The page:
Aargh! Trying to quantify the calculation makes it even harder to decide. I have to step back and think it through from another angle: the goal of entertainment is to entertain. Hence, producing a show that bores roughly 90% of viewers is a failure. Rain’s level of talent is less important than the fact that “My Lovable Girl” turned out to be about as riveting as watching Congress sharpening pencils on C-SPAN. And equally as romantic.
That settles it. “My Lovable Girl” wins the booby prize.
The Poll for Polls
Though these polls are still open for votes, I’m granting myself the privilege of judging their categories and nominations now.
The Drama Fever awards are possibly even sillier than the usual fan poll, since the juggernaut streaming site decides ahead of time on the six nominees per category. Nominees are a somewhat random selection, chosen from Drama Fever’s licensed shows according to a mysterious algorithm of their own.
Or perhaps not so mysterious: the point of the awards is publicity for Drama Fever’s collection of shows—and publicity guides the selection. This year’s nominees omit “My Love from Another Star,” for instance, even though it streamed on the site. Only capitalism can explain the choice to leave out the year’s best-known show in Korea and abroad.
Nevertheless, Drama Fever’s broad reach means almost a million votes so far. This number includes people watching from outside the States, but the site is generally aimed at Americans. A million votes shows there’s a healthy audience for subtitles over here.
Ever since Hollywood invented talking pictures in 1927, the entertainment industry has said that Americans will never read subtitles, unless perhaps they’re those hoity-toity intellectuals watching French art-house flicks while guzzling martinis garnished with kale. But in reality, Americans from varied races and backgrounds are tuning in to Korean shows. Immigrant teenagers from the inner city, grandmas in Kansas—it’s not the kale crowd reading subtitles. And I’m not the only Anglo tuning in.
Koala’s Playground 2014 Polls (part 1 for favorite and least favorite shows and part 2 for favorite and least favorite K-drama couples)
Compared to other sites, Koala’s Playground has the fewest voters—roughly several thousand. The four simple polls here allow you to vote for up to three choices. The multiple vote system and the dedicated, relatively small group of viewers give us a broad range of opinions.
The loyal fans of “My Love from Another Star” will probably keep that show on top as favorite. But several shows vie for second place, third place, fourth place, and well, every other place. Every show, no matter how oddball, is someone’s favorite. And though fans of “My Love from Another Star” are many, they’re still a minority of the international community at Koala’s Playground. No single drama in 2014 was beloved by a majority of readers. No landslide victory for anyone.
Funniest Terrifying Reminder of How Many Shows We Missed This Year:
The Drama Beans poll is the most fun to read, even before you make your choices. But the number of categories makes an exhausting list of shows, romantic couples, leading men and leading ladies, bromances and friendships, puns and plots. With this many options, only a few of Drama Bean’s roughly 25K voters will have opinions on every question.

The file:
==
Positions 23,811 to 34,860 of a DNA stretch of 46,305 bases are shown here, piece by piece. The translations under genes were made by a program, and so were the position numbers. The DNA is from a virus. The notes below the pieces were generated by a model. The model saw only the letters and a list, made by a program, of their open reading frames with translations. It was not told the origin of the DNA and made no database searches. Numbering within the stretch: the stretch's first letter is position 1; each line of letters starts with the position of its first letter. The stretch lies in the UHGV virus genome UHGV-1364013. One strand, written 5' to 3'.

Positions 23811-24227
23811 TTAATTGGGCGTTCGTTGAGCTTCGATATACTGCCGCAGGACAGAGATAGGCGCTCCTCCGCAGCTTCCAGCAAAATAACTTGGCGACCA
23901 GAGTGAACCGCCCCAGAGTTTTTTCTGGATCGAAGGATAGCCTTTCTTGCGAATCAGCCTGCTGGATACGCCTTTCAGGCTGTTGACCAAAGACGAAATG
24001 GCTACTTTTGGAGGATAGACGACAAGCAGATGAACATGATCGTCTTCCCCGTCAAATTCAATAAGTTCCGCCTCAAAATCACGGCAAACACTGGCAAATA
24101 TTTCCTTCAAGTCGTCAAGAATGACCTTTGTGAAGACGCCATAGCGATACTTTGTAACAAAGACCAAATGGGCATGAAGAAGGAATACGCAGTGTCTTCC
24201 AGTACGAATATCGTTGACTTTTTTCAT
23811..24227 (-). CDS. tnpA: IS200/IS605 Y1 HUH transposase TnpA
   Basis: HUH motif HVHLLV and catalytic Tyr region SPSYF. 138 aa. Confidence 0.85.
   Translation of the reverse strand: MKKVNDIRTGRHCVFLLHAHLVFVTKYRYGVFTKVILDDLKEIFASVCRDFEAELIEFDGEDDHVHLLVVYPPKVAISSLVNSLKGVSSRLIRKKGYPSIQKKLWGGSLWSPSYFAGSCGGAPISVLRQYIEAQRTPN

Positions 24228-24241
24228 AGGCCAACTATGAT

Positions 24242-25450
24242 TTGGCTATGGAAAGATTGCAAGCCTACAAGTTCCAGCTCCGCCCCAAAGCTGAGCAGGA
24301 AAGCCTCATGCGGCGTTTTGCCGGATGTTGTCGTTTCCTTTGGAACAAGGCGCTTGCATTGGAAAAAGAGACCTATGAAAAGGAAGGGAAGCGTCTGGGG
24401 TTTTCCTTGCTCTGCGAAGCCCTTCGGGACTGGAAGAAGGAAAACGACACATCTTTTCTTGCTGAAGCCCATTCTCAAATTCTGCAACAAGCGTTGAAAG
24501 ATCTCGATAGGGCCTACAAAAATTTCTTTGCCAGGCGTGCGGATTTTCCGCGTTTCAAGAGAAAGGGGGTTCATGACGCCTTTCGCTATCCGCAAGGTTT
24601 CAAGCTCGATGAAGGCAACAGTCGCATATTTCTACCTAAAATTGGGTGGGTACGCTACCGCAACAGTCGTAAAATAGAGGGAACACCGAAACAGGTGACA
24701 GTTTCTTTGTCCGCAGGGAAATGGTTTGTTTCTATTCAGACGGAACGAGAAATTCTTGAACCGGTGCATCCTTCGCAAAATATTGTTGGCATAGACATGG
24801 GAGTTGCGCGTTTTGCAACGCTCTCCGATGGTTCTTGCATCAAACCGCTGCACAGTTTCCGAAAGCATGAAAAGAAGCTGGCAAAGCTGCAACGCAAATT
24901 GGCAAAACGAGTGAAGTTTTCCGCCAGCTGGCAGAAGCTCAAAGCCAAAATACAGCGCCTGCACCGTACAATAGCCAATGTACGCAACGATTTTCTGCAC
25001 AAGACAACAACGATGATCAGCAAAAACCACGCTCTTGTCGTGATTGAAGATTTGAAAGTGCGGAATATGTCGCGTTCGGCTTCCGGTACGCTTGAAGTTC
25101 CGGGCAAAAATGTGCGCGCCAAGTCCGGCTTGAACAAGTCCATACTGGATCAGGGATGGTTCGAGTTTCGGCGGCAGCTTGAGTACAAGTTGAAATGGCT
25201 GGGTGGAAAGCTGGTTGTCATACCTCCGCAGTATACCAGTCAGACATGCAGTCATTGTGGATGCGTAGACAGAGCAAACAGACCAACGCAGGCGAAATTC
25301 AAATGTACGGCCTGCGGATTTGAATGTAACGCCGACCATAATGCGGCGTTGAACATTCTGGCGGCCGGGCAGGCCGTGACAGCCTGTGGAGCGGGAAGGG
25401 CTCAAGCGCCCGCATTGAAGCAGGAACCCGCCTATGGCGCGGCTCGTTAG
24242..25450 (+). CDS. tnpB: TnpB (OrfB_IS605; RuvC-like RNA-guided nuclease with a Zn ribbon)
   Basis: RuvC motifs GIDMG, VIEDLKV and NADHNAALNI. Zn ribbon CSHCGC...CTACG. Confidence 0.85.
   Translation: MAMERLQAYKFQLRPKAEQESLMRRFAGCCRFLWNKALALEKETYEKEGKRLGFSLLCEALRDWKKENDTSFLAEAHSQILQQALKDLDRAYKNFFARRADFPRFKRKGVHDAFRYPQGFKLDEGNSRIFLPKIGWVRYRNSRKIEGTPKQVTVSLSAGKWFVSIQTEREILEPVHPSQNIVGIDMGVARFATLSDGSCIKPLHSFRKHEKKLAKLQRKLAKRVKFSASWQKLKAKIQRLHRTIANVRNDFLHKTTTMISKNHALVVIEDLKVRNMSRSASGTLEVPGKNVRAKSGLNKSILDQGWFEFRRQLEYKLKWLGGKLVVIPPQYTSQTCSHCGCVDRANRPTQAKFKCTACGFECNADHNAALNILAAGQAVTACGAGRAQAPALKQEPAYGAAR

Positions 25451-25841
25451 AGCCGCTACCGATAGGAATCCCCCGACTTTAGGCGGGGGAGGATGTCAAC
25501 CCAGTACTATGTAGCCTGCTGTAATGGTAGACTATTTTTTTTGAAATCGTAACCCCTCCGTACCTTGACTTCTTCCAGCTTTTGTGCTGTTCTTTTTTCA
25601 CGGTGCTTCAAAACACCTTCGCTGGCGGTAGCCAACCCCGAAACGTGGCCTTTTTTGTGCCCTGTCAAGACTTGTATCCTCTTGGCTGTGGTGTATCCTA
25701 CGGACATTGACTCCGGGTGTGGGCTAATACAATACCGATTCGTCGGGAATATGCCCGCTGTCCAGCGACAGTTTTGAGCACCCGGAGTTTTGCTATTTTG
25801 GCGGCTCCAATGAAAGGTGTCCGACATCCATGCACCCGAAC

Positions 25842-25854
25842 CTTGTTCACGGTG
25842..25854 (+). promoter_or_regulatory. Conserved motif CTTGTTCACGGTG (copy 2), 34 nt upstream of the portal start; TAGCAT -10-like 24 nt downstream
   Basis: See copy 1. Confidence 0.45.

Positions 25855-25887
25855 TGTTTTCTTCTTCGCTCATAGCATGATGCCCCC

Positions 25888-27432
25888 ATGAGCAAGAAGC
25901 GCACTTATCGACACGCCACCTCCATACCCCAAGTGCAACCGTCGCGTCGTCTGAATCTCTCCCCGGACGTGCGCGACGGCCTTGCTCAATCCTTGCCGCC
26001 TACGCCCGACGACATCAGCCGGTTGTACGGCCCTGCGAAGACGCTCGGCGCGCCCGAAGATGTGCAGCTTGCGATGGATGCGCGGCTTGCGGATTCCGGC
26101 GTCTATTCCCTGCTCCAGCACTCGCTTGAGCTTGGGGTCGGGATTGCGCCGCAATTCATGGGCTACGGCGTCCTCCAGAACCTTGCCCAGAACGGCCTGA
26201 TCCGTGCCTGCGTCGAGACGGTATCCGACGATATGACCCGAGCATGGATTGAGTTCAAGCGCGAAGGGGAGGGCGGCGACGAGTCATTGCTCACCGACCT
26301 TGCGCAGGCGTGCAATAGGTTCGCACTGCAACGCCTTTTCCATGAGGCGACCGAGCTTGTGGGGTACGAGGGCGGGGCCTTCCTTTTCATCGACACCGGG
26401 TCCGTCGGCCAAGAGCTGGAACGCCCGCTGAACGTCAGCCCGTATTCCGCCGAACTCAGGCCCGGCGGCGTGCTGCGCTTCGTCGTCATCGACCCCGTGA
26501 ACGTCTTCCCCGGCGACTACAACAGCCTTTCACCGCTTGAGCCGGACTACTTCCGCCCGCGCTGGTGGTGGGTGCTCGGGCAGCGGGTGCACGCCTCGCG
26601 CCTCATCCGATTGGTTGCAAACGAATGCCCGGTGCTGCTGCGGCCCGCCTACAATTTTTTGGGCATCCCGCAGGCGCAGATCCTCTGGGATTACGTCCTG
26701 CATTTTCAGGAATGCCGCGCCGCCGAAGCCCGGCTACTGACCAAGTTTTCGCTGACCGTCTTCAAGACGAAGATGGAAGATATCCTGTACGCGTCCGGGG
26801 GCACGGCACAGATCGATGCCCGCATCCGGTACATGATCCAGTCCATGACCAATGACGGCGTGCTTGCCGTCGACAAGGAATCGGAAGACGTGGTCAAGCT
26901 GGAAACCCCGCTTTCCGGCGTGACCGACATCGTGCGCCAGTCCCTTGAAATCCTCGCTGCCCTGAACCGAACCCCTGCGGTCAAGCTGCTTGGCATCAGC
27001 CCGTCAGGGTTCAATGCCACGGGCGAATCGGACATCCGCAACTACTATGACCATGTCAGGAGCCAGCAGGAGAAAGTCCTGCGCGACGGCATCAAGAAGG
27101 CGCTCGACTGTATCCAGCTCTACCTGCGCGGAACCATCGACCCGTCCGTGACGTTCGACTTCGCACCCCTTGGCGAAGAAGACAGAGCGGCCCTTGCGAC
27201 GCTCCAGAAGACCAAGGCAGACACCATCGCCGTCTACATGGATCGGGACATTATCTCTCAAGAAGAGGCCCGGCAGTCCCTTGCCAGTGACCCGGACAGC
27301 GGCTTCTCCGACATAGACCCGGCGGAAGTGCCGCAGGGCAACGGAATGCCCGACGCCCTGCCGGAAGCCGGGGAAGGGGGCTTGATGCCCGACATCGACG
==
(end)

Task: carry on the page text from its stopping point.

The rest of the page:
The funny comments about the shows (and the abs, new body parts, etc.) make for a strangely exhilarating tour of all the things you missed in 2014. And if anyone ever claims that they understand K-drama (or South Korea) based on a few shows, just pull out the lists here and ask them about the dozens of shows they haven’t seen.
One of the only generalizations we can confidently make about Korean television is that they make a lot of series, quickly, non-stop. No reruns, no second seasons with existing characters to fall back on. The South Korean television industry has its faults, but no one can say they don’t have a lot of raw nerve. This is high-stakes story-telling.
Most Powerful Reminder that Real Democracy is Really, Really Complicated:
One Hallyu preliminary nominations
If the voting systems above seem too simple for you, there’s always One Hallyu, where fans complete a two-step process. Nominations first, followed by voting. This system rescues voters from collapsing under the realization of how many shows they missed. It also avoids dictating the nominees from on high, à la Drama Fever.
But for it to work, members need to vote twice on a number of questions. The One Hallyu system demonstrates something many of us have long suspected. Democracy’s great, but it’s not for the lazy.
There’s No There There
The liveliness of the overseas fans is part of the fun of watching K-dramas. But here’s the flip side: because we’re spread out over dozens of nations and viewing platforms, there’s no definitive answer as to what show had the best overseas “ratings.”
Year-end polls hint at general preferences, and that might be the most we ever learn about the international audience. But I can’t help wanting to know more. Why did some people adore “My Love from Another Star,” whereas I found it merely okay? Why is it so easy for everyone to agree that “My Lovable Girl” was bad when it’s so hard to agree what’s good? Why were there so many new body parts appearing in the 2014 dramas anyway?
And lastly, what happened to the Beanie award for Most Glorious Mane of Glory? I can only guess that Choi Jin-Hyuk’s win last year was so overwhelming that he took home the Glorious Win For All Time.